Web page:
What does "all but" mean in this expression?

Today, under pressure from P2P distribution, optical disc piracy in wealthy countries is "all but eliminated" and profit margins elsewhere are slim.

Major report debunks alleged link between piracy and terrorism, Ars Technica

I have seen this used as an intensifier to mean "I only have gratitude", but logic says the sentence means "I have all kinds of feelings towards you, except gratitude."

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    +1 I totally I agree, all but semantically suggest the exact opposite of what it means! Also, I think you've just answered your question yourself. – Noldorin Jan 19 '11 at 20:21
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    Does anybody ever say "I have all but gratitude"? I have never heard this expression, but I would certainly only get the interpretation of "except gratitude". – Kosmonaut Jan 19 '11 at 20:24
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    @badp: If I came across that expression — well, first I would be confused, but assuming that I understood from context what the person meant — I would assume that the person didn't really understand what "all but" means. – Kosmonaut Jan 19 '11 at 20:29
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    @Kosmonaut, badp: I'm almost sure the usage is standard in all contexts as an intensifier. At least in British English. Highly confusing, I know, but that's the way it is. I just avoid the term altogether! – Noldorin Jan 19 '11 at 20:43
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    I vote for a misunderstanding of the "real" meaning, "almost, nearly". If you search for "all but gratitude" on Google, you get about 15 hits, two of which lead to this very question, and the others are used in all kinds of senses but this one, i.e. all but in the sense of "a lot of" is probably very rare. – Cerberus_Reinstate_Monica Feb 25 '11 at 0:23

The apparent contrariness of the meaning of this term has often intrigued me, so I thought I'd do a bit of light research on it.

Wiktionary defines it as follows:

all but (not comparable)
1. Very nearly.

The food is all but finished.

Now, I think that when most people encounter this term, they want to interpret it more as a negative. For example, "The food is all but finished." might be interpreted as:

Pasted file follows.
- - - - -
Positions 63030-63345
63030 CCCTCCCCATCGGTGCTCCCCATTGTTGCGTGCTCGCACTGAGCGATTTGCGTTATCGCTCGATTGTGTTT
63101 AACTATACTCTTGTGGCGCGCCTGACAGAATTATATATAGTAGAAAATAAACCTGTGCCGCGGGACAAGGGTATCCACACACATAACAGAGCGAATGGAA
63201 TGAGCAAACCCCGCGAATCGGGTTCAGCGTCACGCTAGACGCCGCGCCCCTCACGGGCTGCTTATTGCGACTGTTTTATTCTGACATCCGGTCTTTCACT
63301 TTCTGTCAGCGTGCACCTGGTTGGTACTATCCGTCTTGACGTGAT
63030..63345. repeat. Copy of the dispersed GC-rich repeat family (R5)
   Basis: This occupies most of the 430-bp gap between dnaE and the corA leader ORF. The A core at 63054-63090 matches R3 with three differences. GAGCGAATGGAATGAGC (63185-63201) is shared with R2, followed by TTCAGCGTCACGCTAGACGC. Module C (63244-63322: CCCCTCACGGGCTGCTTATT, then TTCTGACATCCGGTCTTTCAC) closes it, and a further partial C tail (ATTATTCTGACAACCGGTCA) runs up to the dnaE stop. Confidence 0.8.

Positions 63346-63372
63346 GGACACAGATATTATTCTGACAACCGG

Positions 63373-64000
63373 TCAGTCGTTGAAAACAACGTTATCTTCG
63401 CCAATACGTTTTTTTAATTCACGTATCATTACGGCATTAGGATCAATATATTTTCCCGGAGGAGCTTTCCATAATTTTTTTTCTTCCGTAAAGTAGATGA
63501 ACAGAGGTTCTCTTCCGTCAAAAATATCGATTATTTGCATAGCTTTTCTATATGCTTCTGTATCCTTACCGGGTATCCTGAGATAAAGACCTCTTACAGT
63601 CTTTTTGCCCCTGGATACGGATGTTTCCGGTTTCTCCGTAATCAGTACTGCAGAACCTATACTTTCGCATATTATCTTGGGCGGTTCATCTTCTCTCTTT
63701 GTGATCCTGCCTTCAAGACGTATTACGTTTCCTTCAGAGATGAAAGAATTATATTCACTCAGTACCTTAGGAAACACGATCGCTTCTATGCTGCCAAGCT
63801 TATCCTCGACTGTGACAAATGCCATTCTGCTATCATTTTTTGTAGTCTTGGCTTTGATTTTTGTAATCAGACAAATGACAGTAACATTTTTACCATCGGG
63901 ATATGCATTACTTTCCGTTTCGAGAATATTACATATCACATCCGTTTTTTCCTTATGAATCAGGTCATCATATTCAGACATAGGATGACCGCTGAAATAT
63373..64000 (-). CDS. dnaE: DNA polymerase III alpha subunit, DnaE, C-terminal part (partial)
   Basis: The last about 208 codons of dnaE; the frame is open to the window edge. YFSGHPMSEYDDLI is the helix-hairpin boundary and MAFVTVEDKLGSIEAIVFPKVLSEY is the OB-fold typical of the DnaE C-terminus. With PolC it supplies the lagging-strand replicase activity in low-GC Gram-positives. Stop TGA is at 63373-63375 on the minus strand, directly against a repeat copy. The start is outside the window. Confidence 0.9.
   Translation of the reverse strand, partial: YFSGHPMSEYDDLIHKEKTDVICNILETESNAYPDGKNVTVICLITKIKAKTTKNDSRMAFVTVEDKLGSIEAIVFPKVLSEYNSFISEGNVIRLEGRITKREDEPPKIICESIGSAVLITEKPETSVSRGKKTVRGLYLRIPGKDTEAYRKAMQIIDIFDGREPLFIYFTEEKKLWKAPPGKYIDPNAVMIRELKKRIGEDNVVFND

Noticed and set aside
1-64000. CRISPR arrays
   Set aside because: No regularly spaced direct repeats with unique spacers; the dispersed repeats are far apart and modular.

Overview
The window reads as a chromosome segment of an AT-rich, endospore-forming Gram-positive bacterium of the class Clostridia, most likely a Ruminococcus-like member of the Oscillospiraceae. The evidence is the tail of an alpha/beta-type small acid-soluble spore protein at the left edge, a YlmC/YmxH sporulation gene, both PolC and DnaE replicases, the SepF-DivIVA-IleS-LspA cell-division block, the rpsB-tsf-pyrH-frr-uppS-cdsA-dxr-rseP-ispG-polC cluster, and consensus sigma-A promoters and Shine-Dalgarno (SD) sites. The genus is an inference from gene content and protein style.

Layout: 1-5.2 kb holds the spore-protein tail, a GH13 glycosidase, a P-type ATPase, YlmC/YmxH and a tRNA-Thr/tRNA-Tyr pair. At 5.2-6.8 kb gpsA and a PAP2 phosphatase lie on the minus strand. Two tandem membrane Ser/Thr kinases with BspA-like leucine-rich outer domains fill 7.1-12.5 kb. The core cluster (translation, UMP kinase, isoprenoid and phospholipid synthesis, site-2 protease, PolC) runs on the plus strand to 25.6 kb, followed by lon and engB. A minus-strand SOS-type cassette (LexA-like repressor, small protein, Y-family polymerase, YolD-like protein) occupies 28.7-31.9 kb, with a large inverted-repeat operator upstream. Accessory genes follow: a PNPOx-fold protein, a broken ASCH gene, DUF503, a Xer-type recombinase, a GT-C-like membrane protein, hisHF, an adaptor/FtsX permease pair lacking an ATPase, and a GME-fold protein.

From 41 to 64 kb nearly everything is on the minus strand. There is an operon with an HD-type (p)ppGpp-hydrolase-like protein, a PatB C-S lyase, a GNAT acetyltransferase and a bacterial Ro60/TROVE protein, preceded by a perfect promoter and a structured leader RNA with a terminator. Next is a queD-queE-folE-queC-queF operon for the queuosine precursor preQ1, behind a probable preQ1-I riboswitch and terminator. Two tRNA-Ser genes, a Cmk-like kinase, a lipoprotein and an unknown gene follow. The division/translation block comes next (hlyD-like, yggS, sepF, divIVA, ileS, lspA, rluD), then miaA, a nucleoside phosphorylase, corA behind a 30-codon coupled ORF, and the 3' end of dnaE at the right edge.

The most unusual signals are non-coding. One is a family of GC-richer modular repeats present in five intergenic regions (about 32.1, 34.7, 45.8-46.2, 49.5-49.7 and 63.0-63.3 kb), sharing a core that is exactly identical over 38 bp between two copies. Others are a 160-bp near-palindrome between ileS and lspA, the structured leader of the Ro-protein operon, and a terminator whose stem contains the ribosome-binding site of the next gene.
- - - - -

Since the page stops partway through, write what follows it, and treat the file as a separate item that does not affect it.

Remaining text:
The food is everything except finished.

However, reverse the two words and it starts to make a lot more sense in terms of the standard meaning. (Even better, replace all with totally.) In other words, the sentence is actually to be interpreted as:

The food is but totally [all] finished.

In this slight rephrasing, it is (to me) much clearer that the term all but actually means almost or nearly. Why the words all and but got reversed, thus obscuring the true meaning. I do not know, but I hope this is partly enlightening.

  • I assumed that the idea was that "all but X" means "everything similar to X, but not X", so that, for example, if a house is "all but destroyed", it suffers every possible type of damage short of actual destruction. – Tanner Swett Jan 2 '13 at 0:31
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    @TannerL.Swett Yeah, that's a different (mis)interpretation to mine, but perfectly valid too. The thing is, "but" really means "almost" or "very nearly" in this case, which is a somewhat odd interpretation compared to normal. – Noldorin Jan 2 '13 at 2:39

The NOAD reports that the meaning of all but is both "very nearly" and "all except."

The subject was all but forgotten.
We have support from all but one of the networks.

I would understand "optical disc piracy in wealthy countries is all but eliminated" as "optical disc piracy in wealthy countries is almost eliminated."


I have all but forgotten about you.

This means that even though much time may have passed, or many events have occurred I have not forgotten about you.

It is emphasizing that no matter what has happened or what I have done (or presumably will happen/do) I haven't forgotten about you.

I don't think your example makes as much sense.

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    "All but forgotten" literally means that I have done everything except for forgetting, so that even though technically I haven't forgotten, I could not be any closer to it. – Kosmonaut Jan 19 '11 at 20:22
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    @Kosmo, but doesn't it also imply that you won't be forgetting any time soon? – jjnguy Jan 19 '11 at 20:24
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    Not in any use that I have ever heard. – Kosmonaut Jan 19 '11 at 20:25
  • @Kosmo, fair enough... – jjnguy Jan 19 '11 at 20:26
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    "all but forgotten" is generally used in the context of "I would never have thought about that if a big, blatant reminder hadn't just come up." (My memory was buried so far down that it took a huge effort on someone else's part to help me dredge it up.) – Hellion Jan 19 '11 at 20:47

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